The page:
Sunday, September 25, 2011

Storing Dahlia Tubers Requires the Right Conditions

A Lynch Creek Farm staffer prepares tubers for storage.
Whether you store your dahlia tubers intact after digging them, or whether you divide them first, you'll need to give some thought to the best conditions for storing what will be the basis of your next-year dahlia garden. It's essential that the tubers remain clean and healthy if they're going to give you beautiful flowers next summer.

Dahlias differ in their ability to survive storage. Some varieties have thin tuber coverings that allow moisture to evaporate, causing them to shrivel and die. Other varieties can't tolerate dampness or temperature variations. It's a good idea, when you're choosing dahlia varieties to grow, to check with your supplier to find out if they have recommendations for over-wintering the dahlias you like. Dahlia guru Bill McClaren advises that dahlias grown from cuttings or seed are usually easy to store.

STORAGE AREAS: The area you use for storage should, of course, be frost-free. If you are fortunate enough to have a root cellar, that's the ideal place for your tubers. If you keep an extra refrigerator on hand for summer beverages, use the crisper drawers for your tubers. (This gives you incentive to do your dividing immediately, since divided tubers can be stored in far less space than whole tubers.)

Insulated containers, ice chests and cardboard boxes in the coolest part of your basement or crawl space are other options. In areas with light frost and slight rainfall, McClaren says, you can even place your tuber clumps or divided tubers in trenches in the ground, provided the drainage is good, and cover them with leaves and/or straw to protect them from frost.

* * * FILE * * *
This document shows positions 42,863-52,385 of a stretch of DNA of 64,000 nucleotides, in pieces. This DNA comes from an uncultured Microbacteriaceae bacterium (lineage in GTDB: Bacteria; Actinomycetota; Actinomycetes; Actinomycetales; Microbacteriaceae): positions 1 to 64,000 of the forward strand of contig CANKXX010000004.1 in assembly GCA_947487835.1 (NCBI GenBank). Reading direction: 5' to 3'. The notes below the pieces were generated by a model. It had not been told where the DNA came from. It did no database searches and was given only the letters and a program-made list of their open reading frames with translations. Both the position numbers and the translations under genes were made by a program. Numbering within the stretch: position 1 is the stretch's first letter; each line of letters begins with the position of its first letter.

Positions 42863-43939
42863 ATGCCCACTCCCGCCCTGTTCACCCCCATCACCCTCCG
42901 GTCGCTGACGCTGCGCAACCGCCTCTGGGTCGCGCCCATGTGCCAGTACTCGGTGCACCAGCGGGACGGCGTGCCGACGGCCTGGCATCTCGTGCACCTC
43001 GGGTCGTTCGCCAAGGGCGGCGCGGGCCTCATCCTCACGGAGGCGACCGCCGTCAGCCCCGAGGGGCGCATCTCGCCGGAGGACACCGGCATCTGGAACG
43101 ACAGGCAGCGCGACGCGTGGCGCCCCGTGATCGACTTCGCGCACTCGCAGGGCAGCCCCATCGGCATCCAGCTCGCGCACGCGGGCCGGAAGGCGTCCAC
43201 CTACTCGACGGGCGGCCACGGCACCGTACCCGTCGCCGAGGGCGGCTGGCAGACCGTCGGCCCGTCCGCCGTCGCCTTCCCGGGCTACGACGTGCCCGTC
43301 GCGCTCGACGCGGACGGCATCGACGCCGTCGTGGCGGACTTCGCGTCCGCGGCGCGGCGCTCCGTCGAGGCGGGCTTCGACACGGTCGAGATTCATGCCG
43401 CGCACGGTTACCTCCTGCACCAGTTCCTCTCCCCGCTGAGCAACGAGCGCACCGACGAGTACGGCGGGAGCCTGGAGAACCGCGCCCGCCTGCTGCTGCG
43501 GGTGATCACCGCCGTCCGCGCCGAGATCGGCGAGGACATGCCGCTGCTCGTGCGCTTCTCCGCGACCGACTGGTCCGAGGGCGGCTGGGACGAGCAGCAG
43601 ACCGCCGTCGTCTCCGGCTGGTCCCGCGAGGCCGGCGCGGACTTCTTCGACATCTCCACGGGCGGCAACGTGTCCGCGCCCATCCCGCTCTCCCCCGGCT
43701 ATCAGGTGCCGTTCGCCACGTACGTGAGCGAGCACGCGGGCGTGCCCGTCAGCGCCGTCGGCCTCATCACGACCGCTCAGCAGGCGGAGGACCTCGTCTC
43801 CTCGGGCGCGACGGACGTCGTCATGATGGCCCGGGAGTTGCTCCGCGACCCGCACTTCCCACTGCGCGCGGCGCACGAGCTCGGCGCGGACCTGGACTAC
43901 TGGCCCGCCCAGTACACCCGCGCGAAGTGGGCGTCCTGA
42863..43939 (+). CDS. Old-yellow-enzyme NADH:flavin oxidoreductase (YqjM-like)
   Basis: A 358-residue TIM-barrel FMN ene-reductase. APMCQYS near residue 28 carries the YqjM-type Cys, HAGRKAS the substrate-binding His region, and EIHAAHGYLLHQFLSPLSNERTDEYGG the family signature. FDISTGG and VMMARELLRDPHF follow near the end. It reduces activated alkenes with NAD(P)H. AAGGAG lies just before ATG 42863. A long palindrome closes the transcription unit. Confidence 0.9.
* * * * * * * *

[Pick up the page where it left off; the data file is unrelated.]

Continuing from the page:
While Ryan LeDoux packages tubers, Andy checks over
those still in storage. 
STORAGE CONDITIONS: The most important considerations, according to McClaren, are humidity and temperature. If these are right, your dahlia tubers should look the same when they emerge from storage as they did when you tucked them away in the fall.

Storage temperatures should range between 40° and 50° Fahrenheit (4° to 10° Celsius). Humidity should be about 90 percent.  If the tubers are too warm or too dry, they will shrivel. If the humidity is too high, they may mold or rot and disintegrate.

STORAGE MEDIUMS: Indoors, there are several materials that will serve you well as storage mediums. Newspaper, plastic bags with vent holes, or even loose plastic wrap can be used to wrap individual tubers or small groups of tubers, McClendon notes. (Be sure to include labels!)

Organic materials including peat, sawdust, or cedar or pine chips can be used, but be certain that both medium and tubers are dry. McClendon says these mediums have been charged with causing fungal infections in stored tubers. Some growers prefer sterile preparations like Perlite or Vermiculite. If you use these commercial products, take care not to inhale the fine dust they produce, which can be harmful to the lungs.

INSPECTION'S A MUST: It's essential that you inspect your tubers regularly to make sure they are weathering their storage well. Check first within four to five weeks of storing, and then every two months for the remainder of the winter and early spring.